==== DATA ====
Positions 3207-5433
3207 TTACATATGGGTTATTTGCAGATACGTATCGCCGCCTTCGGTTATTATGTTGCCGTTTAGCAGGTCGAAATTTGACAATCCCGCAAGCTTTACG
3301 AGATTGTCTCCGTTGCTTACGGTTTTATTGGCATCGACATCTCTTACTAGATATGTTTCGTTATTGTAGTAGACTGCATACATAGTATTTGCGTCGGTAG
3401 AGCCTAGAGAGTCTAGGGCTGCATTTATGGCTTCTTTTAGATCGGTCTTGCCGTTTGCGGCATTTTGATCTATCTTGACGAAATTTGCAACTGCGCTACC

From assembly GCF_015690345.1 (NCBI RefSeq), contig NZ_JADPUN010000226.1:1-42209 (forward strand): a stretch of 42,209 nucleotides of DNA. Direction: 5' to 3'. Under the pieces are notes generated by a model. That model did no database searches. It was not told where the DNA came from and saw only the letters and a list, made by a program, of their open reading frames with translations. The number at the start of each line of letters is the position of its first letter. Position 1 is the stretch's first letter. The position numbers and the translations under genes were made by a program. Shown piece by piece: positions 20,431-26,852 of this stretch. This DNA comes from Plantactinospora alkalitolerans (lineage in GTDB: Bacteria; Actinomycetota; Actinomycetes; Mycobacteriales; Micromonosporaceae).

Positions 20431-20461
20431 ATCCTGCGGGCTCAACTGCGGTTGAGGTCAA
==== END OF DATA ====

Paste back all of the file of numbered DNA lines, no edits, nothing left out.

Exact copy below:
Positions 3207-5433
3207 TTACATATGGGTTATTTGCAGATACGTATCGCCGCCTTCGGTTATTATGTTGCCGTTTAGCAGGTCGAAATTTGACAATCCCGCAAGCTTTACG
3301 AGATTGTCTCCGTTGCTTACGGTTTTATTGGCATCGACATCTCTTACTAGATATGTTTCGTTATTGTAGTAGACTGCATACATAGTATTTGCGTCGGTAG
3401 AGCCTAGAGAGTCTAGGGCTGCATTTATGGCTTCTTTTAGATCGGTCTTGCCGTTTGCGGCATTTTGATCTATCTTGACGAAATTTGCAACTGCGCTACC

From assembly GCF_015690345.1 (NCBI RefSeq), contig NZ_JADPUN010000226.1:1-42209 (forward strand): a stretch of 42,209 nucleotides of DNA. Direction: 5' to 3'. Under the pieces are notes generated by a model. That model did no database searches. It was not told where the DNA came from and saw only the letters and a list, made by a program, of their open reading frames with translations. The number at the start of each line of letters is the position of its first letter. Position 1 is the stretch's first letter. The position numbers and the translations under genes were made by a program. Shown piece by piece: positions 20,431-26,852 of this stretch. This DNA comes from Plantactinospora alkalitolerans (lineage in GTDB: Bacteria; Actinomycetota; Actinomycetes; Mycobacteriales; Micromonosporaceae).

Positions 20431-20461
20431 ATCCTGCGGGCTCAACTGCGGTTGAGGTCAA